| Hodgkin Lymphoma
| Non Hodgkin Lymphoma
| Diffuse large B-cell lymphoma
| Intravascular large B-cell lymphoma
| Mantle cell lymphoma
| Marginal Zone Lymphoma
| Gastric (MALT) Lymphoma
| Primary CNS Lymphoma (PCNSL)
| Burkitt's lymphoma
| Follicular Lymphoma
A late complication of HIV infection and associated with EBV virus.
- A rare form of extranodal non-Hodgkin B-cell (90%) lymphoma
- Usually confined to the brain, eyes, and CSF without evidence of systemic spread
- Increased with HIV infection - AIDS when CD4 count < 50 cells/microlitre
- High-grade B cell Lymphomas predominantly
- T cell Lymphomas of CNS very rare
- May be a role for the EBV virus in immunosuppressed
- Can develop in immunosuppressed (HIV/AIDS, organ transplant, immunosuppressive agents) or immunocompetent patients
- Cerebrum, cerebellum, brainstem
- Solitary or multifocal often periventricular
- Can invade cranial nerves
- Pink grey infiltrate mass highly cellular
- Grows around and into blood vessels - angiocentric
- May extend along the optic nerve to the eyes
- AIDS and low CD4
- Immunosuppressive drugs e.g. organ transplant
- Wiskott Aldrich syndrome, Ataxia telangiectasia
Clinical - also See Brain tumours
- Progressive CNS symptoms come on over weeks
- Disease may extend into the eyes so slit-lamp examination important
- FBC, U&E, HIV test and CD4 count and viral load
- CT/MRI: one or more dense periventricular enhancing masses. May be ring-like enhancement. Vasogenic oedema. Lesions improve markedly with steroids. It is usually a homogenously enhancing mass lesion, most often a single brain lesion (66%), with a supratentorial location (87%) and involvement of the frontoparietal lobes (39%). Diffusion-weighted imaging (DWI) demonstrates restricted diffusion within the tumour.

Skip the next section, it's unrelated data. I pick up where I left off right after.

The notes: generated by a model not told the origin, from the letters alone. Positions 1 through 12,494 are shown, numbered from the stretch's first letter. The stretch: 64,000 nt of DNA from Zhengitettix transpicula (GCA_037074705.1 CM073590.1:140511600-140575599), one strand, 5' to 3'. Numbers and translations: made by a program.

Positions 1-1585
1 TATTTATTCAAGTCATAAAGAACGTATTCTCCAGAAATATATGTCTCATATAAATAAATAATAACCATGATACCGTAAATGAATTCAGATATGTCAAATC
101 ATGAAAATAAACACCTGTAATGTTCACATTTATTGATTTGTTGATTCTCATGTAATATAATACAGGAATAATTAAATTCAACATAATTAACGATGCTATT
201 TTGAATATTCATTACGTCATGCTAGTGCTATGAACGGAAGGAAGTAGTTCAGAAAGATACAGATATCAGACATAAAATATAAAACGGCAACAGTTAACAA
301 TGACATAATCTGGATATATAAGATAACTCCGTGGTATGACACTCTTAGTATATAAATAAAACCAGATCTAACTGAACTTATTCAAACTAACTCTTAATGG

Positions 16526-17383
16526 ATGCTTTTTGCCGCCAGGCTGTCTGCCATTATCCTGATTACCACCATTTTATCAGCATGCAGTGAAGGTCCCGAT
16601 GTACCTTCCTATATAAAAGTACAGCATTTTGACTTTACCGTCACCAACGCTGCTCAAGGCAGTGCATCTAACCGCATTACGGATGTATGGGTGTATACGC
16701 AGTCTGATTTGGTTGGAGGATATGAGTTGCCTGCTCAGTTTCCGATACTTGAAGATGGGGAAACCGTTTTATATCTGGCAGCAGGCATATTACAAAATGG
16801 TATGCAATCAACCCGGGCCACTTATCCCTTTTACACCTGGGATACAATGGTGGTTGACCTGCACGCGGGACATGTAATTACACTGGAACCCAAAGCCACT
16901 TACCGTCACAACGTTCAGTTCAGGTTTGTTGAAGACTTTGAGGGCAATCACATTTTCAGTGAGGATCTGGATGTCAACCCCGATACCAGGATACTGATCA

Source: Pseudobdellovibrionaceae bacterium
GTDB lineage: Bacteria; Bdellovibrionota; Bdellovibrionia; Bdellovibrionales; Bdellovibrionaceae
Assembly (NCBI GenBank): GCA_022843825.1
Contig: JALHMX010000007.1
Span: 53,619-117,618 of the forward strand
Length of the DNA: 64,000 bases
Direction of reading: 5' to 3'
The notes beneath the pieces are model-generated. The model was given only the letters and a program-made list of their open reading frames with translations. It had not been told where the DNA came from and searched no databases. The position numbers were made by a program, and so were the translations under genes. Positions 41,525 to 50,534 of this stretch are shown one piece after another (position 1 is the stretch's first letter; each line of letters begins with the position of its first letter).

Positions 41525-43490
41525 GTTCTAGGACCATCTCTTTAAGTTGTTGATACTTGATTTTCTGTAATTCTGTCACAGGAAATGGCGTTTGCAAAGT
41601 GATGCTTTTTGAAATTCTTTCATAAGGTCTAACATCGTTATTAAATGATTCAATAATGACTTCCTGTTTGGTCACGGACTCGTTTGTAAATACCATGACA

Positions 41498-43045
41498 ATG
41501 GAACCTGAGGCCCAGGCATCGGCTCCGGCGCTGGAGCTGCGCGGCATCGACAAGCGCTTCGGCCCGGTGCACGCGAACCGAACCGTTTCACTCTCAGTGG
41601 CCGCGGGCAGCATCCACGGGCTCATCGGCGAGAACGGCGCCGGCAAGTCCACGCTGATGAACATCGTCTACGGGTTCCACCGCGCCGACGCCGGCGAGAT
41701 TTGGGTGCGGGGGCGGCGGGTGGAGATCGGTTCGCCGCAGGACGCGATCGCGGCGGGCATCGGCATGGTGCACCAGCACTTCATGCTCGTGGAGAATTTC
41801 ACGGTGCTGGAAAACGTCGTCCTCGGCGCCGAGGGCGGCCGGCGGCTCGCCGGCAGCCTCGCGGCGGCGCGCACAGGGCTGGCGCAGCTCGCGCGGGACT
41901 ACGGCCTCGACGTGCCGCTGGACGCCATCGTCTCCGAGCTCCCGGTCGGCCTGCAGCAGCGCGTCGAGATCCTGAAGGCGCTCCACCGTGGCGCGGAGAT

- CSF - may show increase in WCC. Monoclonal lymphocytes. Increased B2 microglobulin. Epstein bar virus PCR for DNA in CSF is a very strong indicator of primary cerebral lymphoma. With mass effect, an LP may be unsafe.
- Stereotactic needle biopsy
- To detect the presence of non-CNS disease, a body PET CT and bone marrow biopsy should be performed.
Differential of Butterfly tumour across the Corpus: pre and post contrast
- High grade Astrocytoma, usually a Glioblastoma (WHO grade IV)
- Primary CNS lymphoma (consider HIV)
- Cerebral Toxoplasmosis (consider HIV)
- Unlike other tumours PCNSL often has a favourable response to both chemotherapy and radiation therapy, but compared with lymphomas outside the CNS, survival is usually inferior. Main treatment is high-dose methotrexate (HD-MTX) and may include other chemotherapeutic agents with and without radiation
- Once tumour confirmed they are not typically resectable as deep and multicentric unless they are causing life-threatening mass effect where debulking may be done. Cranial irradiation and steroids can give partial or better results
- The role of surgery in PCNSL is generally restricted to stereotactic biopsy due to widespread and diffusely infiltrative tumor growth. No survival benefit from subtotal or gross total resection has been observed in retrospective studies
- Intrathecal chemotherapy e.g. methotrexate can increase median survival to 3 years but not without side effects.
- Rituximab may be given prior to this. Rituximab is a monoclonal antibody directed against the B-cell surface antigen CD20
- Trial of antimicrobials and HAART if Toxoplasmosis suspected in a patient with AIDS.